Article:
NEW YORK -- The leader of a drug delivery service who was convicted of distributing the fentanyl that killed three young New York City professionals was sentenced Wednesday to 30 years in prison, short of what the government asked for but more than the defense sought.
Billy Ortega provided the drugs that caused the March 2021 overdose deaths of Amanda Scher, Ross Mtangi and Julia Ghahramani, whose families appeared in Manhattan federal court as the sentenced was handed down.
"My son is gone and my life destroyed because of Ortega's greed and callousness. I don't believe he cares about the destruction he caused or the rippling effects that our families will endure. It could have been prevented. My son was poisoned by Fentanyl. That horror sits on my chest and I feel it with every breath," Mtangi's mother Lauren Lackey said in a letter to Judge Ronnie Abrams.
Ortega was the leader of a drug trafficking conspiracy, distributing dangerous drugs in the city via a crew of workers for at least seven years.
According to federal prosecutors, he used friends and family members to run his stash house and delivery operation out of a public housing unit.
In March 2021, he mixed fentanyl into a weak batch of cocaine and sold it to at least five customers, who had no idea that they were receiving fentanyl.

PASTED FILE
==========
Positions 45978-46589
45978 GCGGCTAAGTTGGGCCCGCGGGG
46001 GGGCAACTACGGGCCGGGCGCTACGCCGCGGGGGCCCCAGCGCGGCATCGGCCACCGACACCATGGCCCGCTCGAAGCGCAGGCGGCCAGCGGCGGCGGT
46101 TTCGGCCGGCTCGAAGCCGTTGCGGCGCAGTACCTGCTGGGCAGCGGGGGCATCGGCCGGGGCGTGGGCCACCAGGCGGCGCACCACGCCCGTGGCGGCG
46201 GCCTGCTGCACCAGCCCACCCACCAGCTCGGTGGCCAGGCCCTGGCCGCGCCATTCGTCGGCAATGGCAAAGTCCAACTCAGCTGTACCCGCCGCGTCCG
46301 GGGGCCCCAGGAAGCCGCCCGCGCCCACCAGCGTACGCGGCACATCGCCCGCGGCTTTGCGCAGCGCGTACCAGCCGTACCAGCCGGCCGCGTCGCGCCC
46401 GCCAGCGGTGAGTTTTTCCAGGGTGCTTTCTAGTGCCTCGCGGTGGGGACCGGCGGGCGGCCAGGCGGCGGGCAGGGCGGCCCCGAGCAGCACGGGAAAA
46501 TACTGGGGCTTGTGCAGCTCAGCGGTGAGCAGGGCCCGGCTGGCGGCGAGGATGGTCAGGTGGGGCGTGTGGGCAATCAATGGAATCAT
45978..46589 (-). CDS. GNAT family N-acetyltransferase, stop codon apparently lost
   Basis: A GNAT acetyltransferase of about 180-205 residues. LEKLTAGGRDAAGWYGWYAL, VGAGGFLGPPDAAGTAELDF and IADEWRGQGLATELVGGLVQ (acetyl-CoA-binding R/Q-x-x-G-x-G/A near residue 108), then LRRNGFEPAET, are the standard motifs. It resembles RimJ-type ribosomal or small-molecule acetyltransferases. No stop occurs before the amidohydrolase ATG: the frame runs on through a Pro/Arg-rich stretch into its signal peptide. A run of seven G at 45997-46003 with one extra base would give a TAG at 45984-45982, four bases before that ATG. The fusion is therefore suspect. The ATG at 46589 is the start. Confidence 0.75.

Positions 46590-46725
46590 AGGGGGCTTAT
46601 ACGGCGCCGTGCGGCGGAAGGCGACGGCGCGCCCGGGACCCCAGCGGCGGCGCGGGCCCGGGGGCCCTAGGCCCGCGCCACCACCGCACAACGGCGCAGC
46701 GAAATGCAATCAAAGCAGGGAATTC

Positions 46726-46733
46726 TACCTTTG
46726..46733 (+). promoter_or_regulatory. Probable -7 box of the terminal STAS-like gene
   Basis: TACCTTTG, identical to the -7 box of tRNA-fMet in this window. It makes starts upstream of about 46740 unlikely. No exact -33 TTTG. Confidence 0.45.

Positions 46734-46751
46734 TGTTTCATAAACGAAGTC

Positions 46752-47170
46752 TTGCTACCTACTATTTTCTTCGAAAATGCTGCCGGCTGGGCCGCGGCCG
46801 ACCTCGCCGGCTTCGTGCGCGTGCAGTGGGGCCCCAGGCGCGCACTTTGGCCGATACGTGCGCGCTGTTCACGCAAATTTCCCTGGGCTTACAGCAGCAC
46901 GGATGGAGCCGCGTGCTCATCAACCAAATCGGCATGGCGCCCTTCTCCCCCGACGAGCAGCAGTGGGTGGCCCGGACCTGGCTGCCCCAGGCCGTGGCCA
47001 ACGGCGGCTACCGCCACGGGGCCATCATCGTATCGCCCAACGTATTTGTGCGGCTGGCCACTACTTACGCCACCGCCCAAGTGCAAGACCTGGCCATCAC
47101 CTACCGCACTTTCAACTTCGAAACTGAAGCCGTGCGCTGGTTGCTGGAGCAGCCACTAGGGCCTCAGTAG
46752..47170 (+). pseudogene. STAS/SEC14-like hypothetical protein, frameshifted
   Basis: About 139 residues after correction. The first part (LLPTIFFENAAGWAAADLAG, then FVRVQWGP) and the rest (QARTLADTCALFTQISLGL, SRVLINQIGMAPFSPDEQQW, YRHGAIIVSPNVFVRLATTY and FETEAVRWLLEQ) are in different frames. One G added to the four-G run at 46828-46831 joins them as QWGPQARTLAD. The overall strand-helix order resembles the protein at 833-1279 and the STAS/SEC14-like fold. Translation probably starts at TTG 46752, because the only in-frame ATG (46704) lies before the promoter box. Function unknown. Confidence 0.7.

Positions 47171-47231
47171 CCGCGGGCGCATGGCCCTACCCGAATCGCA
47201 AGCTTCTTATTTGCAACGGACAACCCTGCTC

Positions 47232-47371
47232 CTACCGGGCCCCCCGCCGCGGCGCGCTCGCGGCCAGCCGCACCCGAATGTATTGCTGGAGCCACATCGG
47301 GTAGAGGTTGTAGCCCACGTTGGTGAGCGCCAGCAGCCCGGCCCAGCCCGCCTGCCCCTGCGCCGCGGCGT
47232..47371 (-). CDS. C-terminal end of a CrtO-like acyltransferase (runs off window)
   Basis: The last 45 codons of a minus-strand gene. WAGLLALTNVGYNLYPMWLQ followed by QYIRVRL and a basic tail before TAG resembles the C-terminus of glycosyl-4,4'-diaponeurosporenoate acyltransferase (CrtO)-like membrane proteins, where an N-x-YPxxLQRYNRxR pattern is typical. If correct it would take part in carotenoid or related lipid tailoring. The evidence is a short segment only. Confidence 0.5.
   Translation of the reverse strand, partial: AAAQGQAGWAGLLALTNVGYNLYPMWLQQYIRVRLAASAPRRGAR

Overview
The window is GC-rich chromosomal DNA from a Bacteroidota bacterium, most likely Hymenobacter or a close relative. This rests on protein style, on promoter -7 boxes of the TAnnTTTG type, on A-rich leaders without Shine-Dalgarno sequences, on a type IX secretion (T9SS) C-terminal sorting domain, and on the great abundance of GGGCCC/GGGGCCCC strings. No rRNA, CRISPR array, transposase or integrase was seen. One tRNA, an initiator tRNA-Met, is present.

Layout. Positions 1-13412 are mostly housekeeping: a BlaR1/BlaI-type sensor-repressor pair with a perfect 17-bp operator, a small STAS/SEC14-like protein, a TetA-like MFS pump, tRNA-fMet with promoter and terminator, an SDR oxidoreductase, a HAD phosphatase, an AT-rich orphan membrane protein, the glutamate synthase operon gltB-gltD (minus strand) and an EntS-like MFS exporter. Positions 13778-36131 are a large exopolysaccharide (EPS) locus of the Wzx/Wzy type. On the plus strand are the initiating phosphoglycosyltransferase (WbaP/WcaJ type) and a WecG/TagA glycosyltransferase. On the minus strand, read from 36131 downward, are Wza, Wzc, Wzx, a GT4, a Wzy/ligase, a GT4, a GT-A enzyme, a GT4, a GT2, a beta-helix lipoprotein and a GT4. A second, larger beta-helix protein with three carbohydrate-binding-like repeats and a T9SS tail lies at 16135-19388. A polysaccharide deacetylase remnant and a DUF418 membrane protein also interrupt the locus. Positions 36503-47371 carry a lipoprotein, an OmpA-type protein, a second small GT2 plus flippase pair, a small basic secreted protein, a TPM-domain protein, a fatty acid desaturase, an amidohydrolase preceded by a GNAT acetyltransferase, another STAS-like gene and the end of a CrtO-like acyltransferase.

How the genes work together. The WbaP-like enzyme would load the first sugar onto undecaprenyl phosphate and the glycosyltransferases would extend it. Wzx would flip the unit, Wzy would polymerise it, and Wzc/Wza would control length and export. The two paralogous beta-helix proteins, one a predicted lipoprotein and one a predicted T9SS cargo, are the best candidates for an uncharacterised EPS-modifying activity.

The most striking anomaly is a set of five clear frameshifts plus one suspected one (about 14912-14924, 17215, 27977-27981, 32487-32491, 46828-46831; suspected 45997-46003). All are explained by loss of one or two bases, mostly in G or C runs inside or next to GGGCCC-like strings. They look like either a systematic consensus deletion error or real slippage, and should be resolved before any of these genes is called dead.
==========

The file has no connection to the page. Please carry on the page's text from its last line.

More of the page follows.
"Ortega knew what he was doing, and bears full responsibility for those deaths. He "bagged up" the deadly batch of drugs himself. He deliberately and personally introduced fentanyl into his cocaine, and then willingly distributed it to his customers," prosecutors said in asking for a life sentence, citing callous disregard for human life. "Worse still, the first customer to use the deadly batch warned Ortega it was poison-that it sent someone to hospital, who had to be revived with emergency anti-opioid medication. Ortega read that first customer's warning, but went ahead and sold the same poison to four other customers anyway, killing Ghahramani, Scher, and Mtangi."
The defense sought a sentence of no more than 25 years in prison for Ortega, who is 37, citing, in part, a difficult childhood.
"Billy had a difficult upbringing, his parents were separated and his father was barely in his life. He resided with his mother and grandmother, though his grandmother was his primary caretaker as his mother was in and out of rehab," the defense sentencing memorandum said.